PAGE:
Conduit, an Israel-based startup that lets anyone customize a browser toolbar that they can offer to their friends or others, reports rapid user growth.

Rapid enough, at least, to draw $8 million in a second round of financing from aggressive venture capital firm Benchmark Capital. This follows an initial $2 million investment by Israeli venture firm Yozma two years ago.

Chief executive Ronen Shilo said Conduit is doubling revenue, users, and publishers every quarter.

He said he chose Benchmark, well-known for its financing of eBay, Red Hat, MySQL (which was just sold to Sun today), and Second Life in part because of the network of contacts it can provide.

Users have downloaded 30 million toolbars from sites that offer Conduit’s toolbars, the company says. That’s up from 12 million when we last covered the company in August. Conduit reports 600 new content publishers creating one of its toolbars every day.

An example of a Conduit toolbar is below. Conduit targets publishers, including VentureBeat, letting them create toolbars with things like a search window, RSS feeds, podcasts and other things — all customizable from an online dashboard.

It lets publishers drag and drop widgets onto that toolbar, and create things like alerts. For example Fox News might use the toolbar to send you a urgent news alert/update. Or if YouTube provided you a toolbar, it could use it to alert you to new videos of your choice.
The Israel-based company boasts 140,000 publishers in its network, from Fox News to Greenpeace, and Lufthansa to Major League Baseball. The toolbar may not be a novel innovation itself, but by letting publishers customize toolbars for their own community of readers, it hopes to differentiate itself from other toolbar creators, such as Google, Microsoft, and Yahoo.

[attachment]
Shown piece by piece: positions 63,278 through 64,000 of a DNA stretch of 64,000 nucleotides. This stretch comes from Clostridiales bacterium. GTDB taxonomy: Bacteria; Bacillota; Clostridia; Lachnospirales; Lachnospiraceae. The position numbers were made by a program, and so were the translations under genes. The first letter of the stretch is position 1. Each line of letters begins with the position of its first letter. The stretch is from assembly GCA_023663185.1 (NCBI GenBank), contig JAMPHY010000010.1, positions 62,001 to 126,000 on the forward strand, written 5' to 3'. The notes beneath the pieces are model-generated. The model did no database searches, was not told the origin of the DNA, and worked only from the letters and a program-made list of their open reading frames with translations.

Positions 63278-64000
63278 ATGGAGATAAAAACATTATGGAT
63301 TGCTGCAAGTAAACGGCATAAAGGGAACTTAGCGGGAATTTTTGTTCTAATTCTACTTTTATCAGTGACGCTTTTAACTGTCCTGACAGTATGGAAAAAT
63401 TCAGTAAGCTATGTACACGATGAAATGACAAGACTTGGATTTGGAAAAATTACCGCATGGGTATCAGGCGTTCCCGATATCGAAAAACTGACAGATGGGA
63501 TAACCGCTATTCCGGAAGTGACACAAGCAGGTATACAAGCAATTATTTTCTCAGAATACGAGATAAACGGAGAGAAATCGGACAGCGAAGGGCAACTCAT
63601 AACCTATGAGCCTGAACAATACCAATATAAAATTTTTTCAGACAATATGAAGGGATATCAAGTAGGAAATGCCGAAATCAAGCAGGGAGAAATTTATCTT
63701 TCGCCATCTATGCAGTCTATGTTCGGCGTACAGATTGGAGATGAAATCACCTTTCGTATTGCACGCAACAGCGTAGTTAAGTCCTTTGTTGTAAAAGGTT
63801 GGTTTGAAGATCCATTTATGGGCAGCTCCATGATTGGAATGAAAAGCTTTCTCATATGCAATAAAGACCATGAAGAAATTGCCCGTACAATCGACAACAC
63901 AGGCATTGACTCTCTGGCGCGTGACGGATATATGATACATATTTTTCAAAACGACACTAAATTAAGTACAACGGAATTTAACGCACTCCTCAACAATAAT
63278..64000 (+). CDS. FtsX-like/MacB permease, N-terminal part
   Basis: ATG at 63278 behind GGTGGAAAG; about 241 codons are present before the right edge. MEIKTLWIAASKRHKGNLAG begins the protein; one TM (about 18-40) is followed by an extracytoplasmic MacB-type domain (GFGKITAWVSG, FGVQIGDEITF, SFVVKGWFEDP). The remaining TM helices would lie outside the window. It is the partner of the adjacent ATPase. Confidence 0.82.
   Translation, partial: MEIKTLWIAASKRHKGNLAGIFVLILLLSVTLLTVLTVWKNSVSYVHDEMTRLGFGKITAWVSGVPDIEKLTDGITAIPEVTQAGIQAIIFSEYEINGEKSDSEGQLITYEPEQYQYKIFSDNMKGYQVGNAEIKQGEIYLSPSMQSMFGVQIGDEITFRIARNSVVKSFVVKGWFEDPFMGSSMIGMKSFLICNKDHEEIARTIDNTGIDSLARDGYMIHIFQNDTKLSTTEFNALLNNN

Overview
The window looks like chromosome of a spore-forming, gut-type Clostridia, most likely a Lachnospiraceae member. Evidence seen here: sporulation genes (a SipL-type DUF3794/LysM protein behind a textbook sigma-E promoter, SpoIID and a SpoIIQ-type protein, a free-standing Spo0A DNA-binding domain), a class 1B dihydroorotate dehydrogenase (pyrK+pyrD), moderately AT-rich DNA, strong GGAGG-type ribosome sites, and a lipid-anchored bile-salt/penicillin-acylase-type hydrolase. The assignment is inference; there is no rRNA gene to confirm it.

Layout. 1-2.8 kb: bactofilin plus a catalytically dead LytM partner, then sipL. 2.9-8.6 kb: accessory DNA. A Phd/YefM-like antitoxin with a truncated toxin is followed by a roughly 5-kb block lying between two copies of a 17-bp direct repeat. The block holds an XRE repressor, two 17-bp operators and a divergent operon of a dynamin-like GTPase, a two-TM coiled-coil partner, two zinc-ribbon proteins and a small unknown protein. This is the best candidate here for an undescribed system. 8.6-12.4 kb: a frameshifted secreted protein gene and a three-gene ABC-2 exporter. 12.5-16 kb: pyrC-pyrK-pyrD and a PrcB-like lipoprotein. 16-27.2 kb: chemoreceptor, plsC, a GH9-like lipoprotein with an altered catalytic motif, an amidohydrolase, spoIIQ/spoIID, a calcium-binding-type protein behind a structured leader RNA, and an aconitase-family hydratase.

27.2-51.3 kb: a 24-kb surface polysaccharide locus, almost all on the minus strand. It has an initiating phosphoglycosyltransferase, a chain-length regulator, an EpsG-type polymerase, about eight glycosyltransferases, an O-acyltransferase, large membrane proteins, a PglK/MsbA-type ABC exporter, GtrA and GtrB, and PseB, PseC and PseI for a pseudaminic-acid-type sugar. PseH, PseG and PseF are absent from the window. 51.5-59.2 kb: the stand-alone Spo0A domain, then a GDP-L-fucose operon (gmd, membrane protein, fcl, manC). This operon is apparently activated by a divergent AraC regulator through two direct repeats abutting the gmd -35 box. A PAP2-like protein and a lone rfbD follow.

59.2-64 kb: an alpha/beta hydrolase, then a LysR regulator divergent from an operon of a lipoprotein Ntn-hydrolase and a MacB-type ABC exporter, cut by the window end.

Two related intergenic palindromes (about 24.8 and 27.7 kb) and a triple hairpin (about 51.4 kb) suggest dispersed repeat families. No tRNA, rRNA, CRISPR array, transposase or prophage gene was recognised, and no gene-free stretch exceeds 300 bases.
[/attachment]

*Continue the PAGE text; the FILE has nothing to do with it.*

Users have the ability to add the content they want into their toolbars. For example, if you downloaded a Lufthansa toolbar, not only would you have access to the airline company’s booking engine, but you could add a RSS feed from your favorite blog (VentureBeat, of course).

Conduit has plans to open an office in East Asia and Europe later in 2008, Shilo said.

Conduit will not seek to monetize toolbar users. Rather, it will focus on providing advanced-tools and services at cost for publishers.

The company shares gets ad revenue from Google by making it the default search engine within the toolbars. Shilo says the company is “cash positive.”

With all the free tools, users of Internet browsers Safari and Opera will be disappointed: Conduit is only available for Internet Explorer and Mozilla’s Firefox for the time being.

Although for now Conduit is limited to toolbars and desktop alerts, Shilo says he has a much bigger plan for the company. He sees it as a new “method of communication” between publishers and users, and wants every website in the world to use Conduit’s toolbar system.

David Adewumi, a contributing writer with VentureBeat, is the founder & CEO of a social storytelling platform billed “The Wikipedia of Stories.”

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